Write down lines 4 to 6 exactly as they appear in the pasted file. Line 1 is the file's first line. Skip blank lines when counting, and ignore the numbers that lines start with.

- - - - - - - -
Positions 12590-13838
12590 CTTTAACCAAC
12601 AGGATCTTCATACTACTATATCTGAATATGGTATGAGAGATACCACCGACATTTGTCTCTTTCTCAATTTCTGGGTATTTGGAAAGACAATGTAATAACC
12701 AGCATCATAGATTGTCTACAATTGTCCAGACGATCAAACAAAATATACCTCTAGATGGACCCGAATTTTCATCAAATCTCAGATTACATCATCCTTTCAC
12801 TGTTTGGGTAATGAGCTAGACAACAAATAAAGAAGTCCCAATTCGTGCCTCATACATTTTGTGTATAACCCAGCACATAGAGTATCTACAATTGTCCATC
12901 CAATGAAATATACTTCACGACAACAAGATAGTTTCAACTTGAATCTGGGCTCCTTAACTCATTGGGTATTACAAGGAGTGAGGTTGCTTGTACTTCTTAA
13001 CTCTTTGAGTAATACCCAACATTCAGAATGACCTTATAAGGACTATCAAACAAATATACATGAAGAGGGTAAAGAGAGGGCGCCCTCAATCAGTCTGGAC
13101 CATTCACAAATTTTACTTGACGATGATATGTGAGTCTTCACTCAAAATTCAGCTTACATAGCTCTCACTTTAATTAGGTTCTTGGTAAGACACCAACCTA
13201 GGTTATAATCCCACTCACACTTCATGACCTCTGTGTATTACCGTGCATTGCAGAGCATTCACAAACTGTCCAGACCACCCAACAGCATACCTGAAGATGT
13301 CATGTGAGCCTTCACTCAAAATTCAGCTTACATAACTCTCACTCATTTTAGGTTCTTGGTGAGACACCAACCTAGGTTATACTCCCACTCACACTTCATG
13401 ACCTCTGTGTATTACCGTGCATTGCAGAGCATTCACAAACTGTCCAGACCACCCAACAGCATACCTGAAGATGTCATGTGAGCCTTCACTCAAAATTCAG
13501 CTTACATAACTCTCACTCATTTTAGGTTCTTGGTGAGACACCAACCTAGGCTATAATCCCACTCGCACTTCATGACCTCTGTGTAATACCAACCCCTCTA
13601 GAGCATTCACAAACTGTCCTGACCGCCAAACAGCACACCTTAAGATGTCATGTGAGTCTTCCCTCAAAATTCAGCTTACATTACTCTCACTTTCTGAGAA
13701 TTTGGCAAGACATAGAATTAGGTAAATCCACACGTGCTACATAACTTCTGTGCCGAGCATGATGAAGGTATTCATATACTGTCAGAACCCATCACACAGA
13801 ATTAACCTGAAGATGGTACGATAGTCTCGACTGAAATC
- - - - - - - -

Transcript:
12701 AGCATCATAGATTGTCTACAATTGTCCAGACGATCAAACAAAATATACCTCTAGATGGACCCGAATTTTCATCAAATCTCAGATTACATCATCCTTTCAC
12801 TGTTTGGGTAATGAGCTAGACAACAAATAAAGAAGTCCCAATTCGTGCCTCATACATTTTGTGTATAACCCAGCACATAGAGTATCTACAATTGTCCATC
12901 CAATGAAATATACTTCACGACAACAAGATAGTTTCAACTTGAATCTGGGCTCCTTAACTCATTGGGTATTACAAGGAGTGAGGTTGCTTGTACTTCTTAA